Instead, Els says, his dip in form is a result of a perfect storm of adversity, much of which, by the way, was beyond his control. "Some of these guys in the media center, they've got no idea," Els says. "They say, 'His concentration isn't good enough, he's not hard enough.' Mate, if some of these guys [went] through half of what I've been through, they wouldn't be out here. It wouldn't be close."
On the rare afternoons when Els is home and playing The Bear's Club in Jupiter, Fla., he calls wife Liezl as he exits the 10th green. It's the signal for her and their two kids to mobilize from their golf course home for a sort of family picnic on the 12th tee. Liezl and Ben throw a few supplies into a solar-powered golf cart and drive over. Samantha, 10, rides her bike.
If all goes according to plan, Ernie is just walking off the 11th green by the time they get there, and they all enjoy a Norman Rockwell-esque reunion with audio: Ben's excited insistence that dad hit the big dog. "Ben wants Ernie to hit driver all the time," Liezl says. "He loves the sound of the driver. He's obsessed with it. He appreciates a good shot."
Even during Ernie's on-course struggles — the most devastating of which was his playoff loss to Todd Hamilton in the 2004 British Open — and even during his rehabilitation from a torn ACL in 2005, the couple had bigger concerns. Ben seemed different, even at eight months.
"I hear boys are a little bit slower than girls and I thought that was what it was at first," Els says. "But I had a good hunch that something wasn't right. The way he looked at me, the way he reacted wasn't the same as a normal child. He was very glassy; there wasn't much going on."
Els wondered if Ben's difficult birth had anything to do with his autism, a condition that affects 1 in 150 children and impairs verbal and nonverbal communication and social interaction. Told that such a link was impossible, he and Liezl began the hard work of deciding how to proceed.
They eventually moved from London to south Florida in early 2008 so Ben could receive special schooling. The West Palm Beach area was ideal thanks partly to Dan Marino, the retired Miami Dolphins quarterback whose autistic (now adult) son inspired Marino to raise autism awareness and resources there.
The change would be good for Ernie, as well. No longer would he have to work around England's wet, miserable winters, as he had for most of his career. It was a good thing, too — there was much work to be done.
It is said that we spend 95 percent of our lives trying to get everything just so, and the other 5 percent blowing it all up and starting over. Els appreciates that absent that simple equation, improvement is impossible. After winning the Honda Classic "with mirrors" in March 2008, he made two changes: He went public with Ben's condition (adding an "Autism Speaks" logo to his golf bag the next week), and he replaced longtime swing coach David Leadbetter with Butch Harmon. "I wasn't swinging well," Els says. "I was stuck so far inside, flipping at the bottom. I got the ball around and had chances, but I wasn't the same. Not even close."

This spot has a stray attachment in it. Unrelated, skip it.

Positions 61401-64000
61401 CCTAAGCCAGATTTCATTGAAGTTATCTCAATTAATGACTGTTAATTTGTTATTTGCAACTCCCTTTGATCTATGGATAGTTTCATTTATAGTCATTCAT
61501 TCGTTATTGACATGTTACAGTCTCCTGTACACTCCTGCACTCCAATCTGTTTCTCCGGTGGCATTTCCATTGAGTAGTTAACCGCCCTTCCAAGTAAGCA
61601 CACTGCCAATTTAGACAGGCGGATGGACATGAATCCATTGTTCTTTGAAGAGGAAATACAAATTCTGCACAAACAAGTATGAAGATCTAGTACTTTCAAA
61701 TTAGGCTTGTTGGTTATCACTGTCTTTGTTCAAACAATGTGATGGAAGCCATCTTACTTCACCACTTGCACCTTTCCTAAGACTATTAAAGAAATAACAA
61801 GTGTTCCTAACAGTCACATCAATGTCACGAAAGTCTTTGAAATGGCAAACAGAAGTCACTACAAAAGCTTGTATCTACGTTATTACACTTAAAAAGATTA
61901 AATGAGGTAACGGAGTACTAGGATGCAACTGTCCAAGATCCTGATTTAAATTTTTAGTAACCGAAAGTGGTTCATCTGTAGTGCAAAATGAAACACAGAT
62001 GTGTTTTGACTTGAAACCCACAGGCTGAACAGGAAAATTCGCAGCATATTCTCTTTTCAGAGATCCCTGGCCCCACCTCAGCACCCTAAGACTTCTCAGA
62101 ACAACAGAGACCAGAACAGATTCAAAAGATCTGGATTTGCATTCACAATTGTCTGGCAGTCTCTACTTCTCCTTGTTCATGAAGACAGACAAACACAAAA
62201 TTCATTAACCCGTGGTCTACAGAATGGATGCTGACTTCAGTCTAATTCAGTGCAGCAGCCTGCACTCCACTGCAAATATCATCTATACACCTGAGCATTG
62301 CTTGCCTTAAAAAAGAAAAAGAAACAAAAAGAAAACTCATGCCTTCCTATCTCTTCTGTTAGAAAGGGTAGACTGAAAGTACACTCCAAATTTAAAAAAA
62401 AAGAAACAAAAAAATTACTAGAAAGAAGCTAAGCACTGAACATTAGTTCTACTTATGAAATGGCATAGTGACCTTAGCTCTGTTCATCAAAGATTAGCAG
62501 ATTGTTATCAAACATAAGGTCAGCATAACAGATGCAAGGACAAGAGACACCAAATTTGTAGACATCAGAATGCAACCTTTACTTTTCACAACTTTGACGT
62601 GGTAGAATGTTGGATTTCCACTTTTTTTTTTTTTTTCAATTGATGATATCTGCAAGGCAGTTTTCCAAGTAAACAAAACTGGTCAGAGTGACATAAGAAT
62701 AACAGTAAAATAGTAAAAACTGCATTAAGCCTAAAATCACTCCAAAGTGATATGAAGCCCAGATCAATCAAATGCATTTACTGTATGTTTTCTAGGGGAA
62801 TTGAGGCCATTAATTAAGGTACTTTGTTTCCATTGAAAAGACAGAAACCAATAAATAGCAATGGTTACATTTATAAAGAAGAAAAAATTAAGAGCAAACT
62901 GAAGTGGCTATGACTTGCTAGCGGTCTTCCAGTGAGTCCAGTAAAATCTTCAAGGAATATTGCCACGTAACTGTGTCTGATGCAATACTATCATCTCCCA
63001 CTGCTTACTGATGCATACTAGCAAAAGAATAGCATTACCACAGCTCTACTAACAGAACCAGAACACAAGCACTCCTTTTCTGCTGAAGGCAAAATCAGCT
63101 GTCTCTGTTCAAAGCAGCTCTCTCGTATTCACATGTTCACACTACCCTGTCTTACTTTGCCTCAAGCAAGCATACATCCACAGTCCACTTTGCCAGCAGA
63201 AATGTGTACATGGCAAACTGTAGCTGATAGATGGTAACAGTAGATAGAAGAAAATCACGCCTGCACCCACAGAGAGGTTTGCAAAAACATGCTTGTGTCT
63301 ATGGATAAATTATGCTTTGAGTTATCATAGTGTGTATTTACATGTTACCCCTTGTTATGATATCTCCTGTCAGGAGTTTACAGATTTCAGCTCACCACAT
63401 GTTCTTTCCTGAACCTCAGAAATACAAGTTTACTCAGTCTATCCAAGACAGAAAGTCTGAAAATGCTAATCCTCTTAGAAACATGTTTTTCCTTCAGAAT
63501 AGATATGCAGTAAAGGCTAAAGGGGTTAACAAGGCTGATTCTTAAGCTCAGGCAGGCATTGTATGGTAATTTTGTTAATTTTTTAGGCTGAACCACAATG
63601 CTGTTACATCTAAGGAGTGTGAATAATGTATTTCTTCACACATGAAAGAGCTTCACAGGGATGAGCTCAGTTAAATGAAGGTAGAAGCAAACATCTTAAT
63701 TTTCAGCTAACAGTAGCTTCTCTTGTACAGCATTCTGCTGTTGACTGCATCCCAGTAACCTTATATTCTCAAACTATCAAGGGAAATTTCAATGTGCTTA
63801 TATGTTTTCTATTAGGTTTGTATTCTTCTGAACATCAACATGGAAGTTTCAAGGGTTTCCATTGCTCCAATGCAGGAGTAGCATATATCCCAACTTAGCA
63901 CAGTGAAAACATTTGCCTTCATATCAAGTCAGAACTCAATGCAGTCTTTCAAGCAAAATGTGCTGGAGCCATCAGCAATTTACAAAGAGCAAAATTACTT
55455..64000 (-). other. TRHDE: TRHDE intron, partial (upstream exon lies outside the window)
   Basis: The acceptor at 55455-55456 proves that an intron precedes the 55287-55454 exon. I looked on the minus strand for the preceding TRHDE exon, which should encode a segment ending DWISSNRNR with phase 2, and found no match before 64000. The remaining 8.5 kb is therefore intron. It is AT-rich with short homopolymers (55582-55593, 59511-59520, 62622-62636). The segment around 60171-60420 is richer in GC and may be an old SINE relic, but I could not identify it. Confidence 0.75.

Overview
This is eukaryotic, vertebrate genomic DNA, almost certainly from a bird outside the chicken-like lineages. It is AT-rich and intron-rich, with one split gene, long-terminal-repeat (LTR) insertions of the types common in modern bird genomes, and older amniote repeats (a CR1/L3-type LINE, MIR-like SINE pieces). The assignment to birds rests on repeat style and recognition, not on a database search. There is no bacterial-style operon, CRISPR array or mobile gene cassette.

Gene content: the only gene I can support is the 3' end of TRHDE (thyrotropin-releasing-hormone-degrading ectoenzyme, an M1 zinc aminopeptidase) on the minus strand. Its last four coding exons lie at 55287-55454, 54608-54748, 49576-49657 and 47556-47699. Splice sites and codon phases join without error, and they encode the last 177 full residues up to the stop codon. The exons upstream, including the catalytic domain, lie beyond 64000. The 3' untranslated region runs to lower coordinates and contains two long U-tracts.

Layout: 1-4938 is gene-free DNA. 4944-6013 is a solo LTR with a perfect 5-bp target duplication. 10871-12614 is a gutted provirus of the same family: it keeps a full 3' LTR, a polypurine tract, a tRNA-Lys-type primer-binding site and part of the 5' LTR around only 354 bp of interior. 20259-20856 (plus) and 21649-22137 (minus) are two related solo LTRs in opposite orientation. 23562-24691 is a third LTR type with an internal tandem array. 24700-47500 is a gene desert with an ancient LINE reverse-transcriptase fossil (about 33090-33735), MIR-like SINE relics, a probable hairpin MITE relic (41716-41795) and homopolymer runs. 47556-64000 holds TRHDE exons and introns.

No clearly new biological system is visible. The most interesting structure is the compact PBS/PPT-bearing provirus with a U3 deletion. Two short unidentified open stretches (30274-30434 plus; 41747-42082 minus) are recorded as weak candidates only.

The first change bore fruit, providing a forum for Els to unburden himself of what had been a private matter and do some good in the process. "The more you know about it and the more you get into a routine, the easier it is," Liezl says.
The second big change, addressing a famously languid golf swing that was so out of whack it surprised even Harmon, would take sweat equity.
Els also enlisted sports psychologist Bob Rotella, and the two long-time acquaintances began such a close working relationship that Rotella rented a place in West Palm and began regular visits to Els's home. "We watched video of when he won the Open at Oakmont," Rotella says. "More than anything he was like, 'God, I'm so relaxed. I made some good putts, some bad putts, but I didn't care.' His arms were so loose. He'd get up to four- and five-footers and wouldn't even take a practice swing.
"A lot of it is he's just trying to get back to being the Big Easy, and having that indifference," Rotella continues. "Sometimes you get so focused on working hard and getting better that you get worse."
Liezl vigorously disputes the idea that Ernie has spread himself too thin. "He's put in more time over the last three years than he's put in his whole life," she says. "I'm a big believer in hard work being rewarded."
Els is well ready for the reward, a return to the upper echelon. He has picked himself up time and again, but he still looks like he's past his prime. He wants to prove us wrong, to remind us that some golfers peak in their early forties. But that won't happen until his putter behaves for four straight rounds.
Under a warm sun at L.A.'s Riviera, Els is getting tired of waiting. "I never throw the towel in, but f--- me, I get so cross, so angry with myself," he says. "I'm going to have a chance to win again, to win the big tournaments again, and that's what I've got to keep focusing on. I can't keep going backward and saying, 'I should have done this and that.' Nobody said it was going to be easy."